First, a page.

If you are in a toxic relationship and find yourself longing to be free from the negativity it causes in your life, yet you stand at the precipice, waiting, too afraid to take the leap off the metaphorical cliff, then read on, there is hope.
While letting go of anything can be very difficult, letting go of a toxic relationship can be extremely so; it is akin to letting go of a drug. An addiction to a person can be stronger than a heroin addiction. It requires facing your anxieties, grieving your losses, and coping with the emotions involved with fear, emptiness, rage, loneliness, betrayal, and many others.
One reason you may find your relationship addiction so difficult to break is because it meets your felt needs. It probably meets your somatic needs for human connection in tangible ways – physical, emotional, and social.
Another reason toxic relationships are so difficult to leave is because they hook you in by offering a “promise” to heal and resolve a core wound in your psyche. Perhaps you were ignored as a child or abandoned or were raised by a narcissistic parent. Some hurt that occurred in your early life left an open wound that you managed to cover up through the years by developing coping mechanisms and survival strategies. Core wounds get triggered when in toxic relationships because they offer you the hope to “FINALLY” get that unmet need met.
The reason you stay beyond what is reasonable is because you are holding on to false hope. The hope may even be unconscious, or barely perceivable to your conscious mind. You are hoping that that longing in your heart will be fulfilled when your toxic loved one finally “sees the light” and comes to his/her senses, meeting your need to be validated.
If you are at the place in your life where you are standing on the edge of the recovery cliff, looking out at the unknown, afraid to jump, then you are at what those in the addiction recovery field call the “preparation” phase of change making:
“At this stage people begin to see that they are responsible for their choices and have the power to make life-changing decisions. They need to do it for themselves, but need not do it by themselves. They set an intention to gather resources, whether it is in the form of therapeutic intervention, 12 step meetings or other sober supports. They set a timeline and may make a verbal or written commitment.” (Weinstein, 2015).
Once you realize a need to change, the next step is to Take Action:
“In this phase, people take the actual steps to engage in positive mental, emotional and physical change by immersing themselves in recovery. This is a “life makeover” that could include developing a fitness plan, dietary adaptation, as well as time with positive people and activities that are heart- and soul-nourishing. This is the time to “re-write” their life story, reminding them that their history is not their destiny.” (Weinstein, 2015).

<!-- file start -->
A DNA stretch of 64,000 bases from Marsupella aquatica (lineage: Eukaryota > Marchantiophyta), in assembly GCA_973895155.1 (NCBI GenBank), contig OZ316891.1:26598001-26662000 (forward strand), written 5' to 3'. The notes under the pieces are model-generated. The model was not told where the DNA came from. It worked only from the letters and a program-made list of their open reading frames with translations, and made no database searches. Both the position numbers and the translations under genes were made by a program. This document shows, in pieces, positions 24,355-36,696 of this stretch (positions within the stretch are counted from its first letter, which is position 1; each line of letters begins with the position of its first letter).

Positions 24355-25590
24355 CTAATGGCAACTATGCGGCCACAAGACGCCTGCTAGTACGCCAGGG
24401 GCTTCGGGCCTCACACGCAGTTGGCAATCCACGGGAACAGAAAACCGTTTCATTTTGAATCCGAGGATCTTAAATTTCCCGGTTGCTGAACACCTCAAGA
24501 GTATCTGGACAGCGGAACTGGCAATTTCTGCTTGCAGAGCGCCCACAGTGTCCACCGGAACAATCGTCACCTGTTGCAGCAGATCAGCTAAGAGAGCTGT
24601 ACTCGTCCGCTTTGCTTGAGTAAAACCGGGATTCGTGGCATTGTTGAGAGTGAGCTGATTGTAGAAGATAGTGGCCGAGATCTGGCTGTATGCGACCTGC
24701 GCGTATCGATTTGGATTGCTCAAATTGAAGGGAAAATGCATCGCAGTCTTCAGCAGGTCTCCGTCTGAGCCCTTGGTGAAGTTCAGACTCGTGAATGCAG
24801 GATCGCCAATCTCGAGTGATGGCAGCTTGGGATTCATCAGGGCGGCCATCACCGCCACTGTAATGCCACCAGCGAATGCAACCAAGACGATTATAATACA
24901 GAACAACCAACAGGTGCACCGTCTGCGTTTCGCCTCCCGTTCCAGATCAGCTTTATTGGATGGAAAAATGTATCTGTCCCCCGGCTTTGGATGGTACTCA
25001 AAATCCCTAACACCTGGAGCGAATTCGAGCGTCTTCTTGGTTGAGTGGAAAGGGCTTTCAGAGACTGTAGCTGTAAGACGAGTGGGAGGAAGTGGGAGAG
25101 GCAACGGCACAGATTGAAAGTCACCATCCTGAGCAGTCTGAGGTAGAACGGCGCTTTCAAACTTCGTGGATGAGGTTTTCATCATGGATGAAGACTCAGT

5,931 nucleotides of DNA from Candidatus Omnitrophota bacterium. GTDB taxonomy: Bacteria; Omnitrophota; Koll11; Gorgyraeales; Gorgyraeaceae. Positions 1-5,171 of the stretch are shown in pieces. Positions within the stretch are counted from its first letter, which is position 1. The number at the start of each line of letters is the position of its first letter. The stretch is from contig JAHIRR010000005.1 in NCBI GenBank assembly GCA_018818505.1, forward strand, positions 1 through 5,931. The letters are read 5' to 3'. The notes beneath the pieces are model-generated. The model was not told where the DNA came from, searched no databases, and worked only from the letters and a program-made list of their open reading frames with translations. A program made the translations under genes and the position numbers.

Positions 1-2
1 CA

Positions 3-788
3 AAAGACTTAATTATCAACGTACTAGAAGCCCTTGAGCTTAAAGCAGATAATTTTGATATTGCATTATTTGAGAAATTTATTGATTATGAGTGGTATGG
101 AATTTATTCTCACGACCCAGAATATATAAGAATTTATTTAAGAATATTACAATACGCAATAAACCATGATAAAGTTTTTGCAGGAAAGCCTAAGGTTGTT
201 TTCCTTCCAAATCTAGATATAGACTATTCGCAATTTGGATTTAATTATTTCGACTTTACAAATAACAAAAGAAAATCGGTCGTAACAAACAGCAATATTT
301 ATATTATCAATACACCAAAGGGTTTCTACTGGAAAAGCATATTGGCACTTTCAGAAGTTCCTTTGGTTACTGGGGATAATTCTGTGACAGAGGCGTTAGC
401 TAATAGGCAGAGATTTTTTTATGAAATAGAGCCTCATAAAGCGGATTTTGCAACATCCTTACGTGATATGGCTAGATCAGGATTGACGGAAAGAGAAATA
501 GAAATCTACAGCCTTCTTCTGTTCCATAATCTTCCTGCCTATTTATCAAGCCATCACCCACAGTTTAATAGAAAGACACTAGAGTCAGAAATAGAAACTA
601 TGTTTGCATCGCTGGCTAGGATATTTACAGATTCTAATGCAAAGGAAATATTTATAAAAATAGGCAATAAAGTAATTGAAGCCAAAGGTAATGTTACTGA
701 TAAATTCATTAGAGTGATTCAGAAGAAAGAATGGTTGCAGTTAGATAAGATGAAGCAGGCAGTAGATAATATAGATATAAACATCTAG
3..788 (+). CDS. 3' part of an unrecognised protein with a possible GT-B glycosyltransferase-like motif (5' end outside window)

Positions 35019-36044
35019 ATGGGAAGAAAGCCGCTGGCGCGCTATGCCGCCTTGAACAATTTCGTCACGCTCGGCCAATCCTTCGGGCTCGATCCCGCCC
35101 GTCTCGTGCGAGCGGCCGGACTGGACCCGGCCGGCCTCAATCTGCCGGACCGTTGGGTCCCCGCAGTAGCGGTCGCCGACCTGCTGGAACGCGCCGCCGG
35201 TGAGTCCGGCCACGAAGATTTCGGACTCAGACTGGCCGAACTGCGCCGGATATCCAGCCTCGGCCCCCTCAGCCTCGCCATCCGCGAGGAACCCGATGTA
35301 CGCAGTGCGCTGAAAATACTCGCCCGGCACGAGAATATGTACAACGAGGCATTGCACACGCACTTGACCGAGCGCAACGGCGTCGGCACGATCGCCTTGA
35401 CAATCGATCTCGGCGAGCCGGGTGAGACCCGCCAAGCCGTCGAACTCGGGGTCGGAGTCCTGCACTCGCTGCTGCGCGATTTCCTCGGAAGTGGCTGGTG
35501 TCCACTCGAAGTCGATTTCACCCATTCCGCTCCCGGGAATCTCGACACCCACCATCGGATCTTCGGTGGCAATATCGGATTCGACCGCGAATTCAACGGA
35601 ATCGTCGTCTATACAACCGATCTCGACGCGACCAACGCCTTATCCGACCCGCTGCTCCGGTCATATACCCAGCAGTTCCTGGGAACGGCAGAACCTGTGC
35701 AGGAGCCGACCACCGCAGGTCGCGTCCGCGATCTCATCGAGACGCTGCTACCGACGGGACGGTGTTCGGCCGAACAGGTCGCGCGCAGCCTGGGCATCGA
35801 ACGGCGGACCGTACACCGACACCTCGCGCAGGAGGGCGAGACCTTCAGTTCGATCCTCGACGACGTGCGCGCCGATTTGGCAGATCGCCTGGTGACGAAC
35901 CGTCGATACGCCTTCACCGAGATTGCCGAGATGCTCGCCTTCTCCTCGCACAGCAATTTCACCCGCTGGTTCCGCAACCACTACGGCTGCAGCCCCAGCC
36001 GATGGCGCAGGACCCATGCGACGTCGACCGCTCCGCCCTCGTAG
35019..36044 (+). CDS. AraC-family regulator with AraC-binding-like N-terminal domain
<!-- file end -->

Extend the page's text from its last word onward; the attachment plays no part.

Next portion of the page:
Taking action involves five steps:
(1) Decide to be loyal to yourself rather than the other person.
(2) Be committed to reality and recovery.
(3) Challenge your current belief system.
(4) Determine what is healthy for you to do.
(5) Physically take action that involves taking care of yourself.
Moving on requires you to look forward rather than to the past for guidance. Ask yourself, “What can I do today that is healthiest for my future self?” When you find yourself tempted to look in the rear view mirror at your life, pondering how you could have done things better to make the relationship work, stop and remind yourself that you alone are not responsible for the success of any relationship.
Also, it is important to be mindful that toxic people are incapable of having healthy relationships with any other person, not just you. You can turn yourself into a pretzel (and I’m sure you’ve already tried that,) but nothing works. Stop the torture and just face the truth – your loved one is limited and incapable of doing better.
Also, encourage yourself with these realities:
- It’s not your fault.
- You did’t cause it and you can’t cure it.
- You can choose to believe in a better tomorrow.
- You can stop idealizing the relationship.
- You don’t need to hold on to regret. You can choose to let go of it.
One thing that will really help you to move on is to picture in your mind’s eye you literally turning the page in a book to a new chapter. Look at “Moving On” or “Next” as the title of this chapter if you like. If you find yourself reminiscing over what used to be or what could have been, stop yourself and picture yourself turning the page to the next chapter of your life.
This next chapter is a blank canvas waiting for you to paint on it. Draw your future. Take care of yourself at all times. Do not overly dramatize your past relationship. Grieve its ending, wipe your tears, determine to be strong, and look to a happier future.
Weinstein, E. (2015). The Six Stages of Change in Addiction Recovery. Living Sober, Taking Care of Yourself, published January 26, 2015.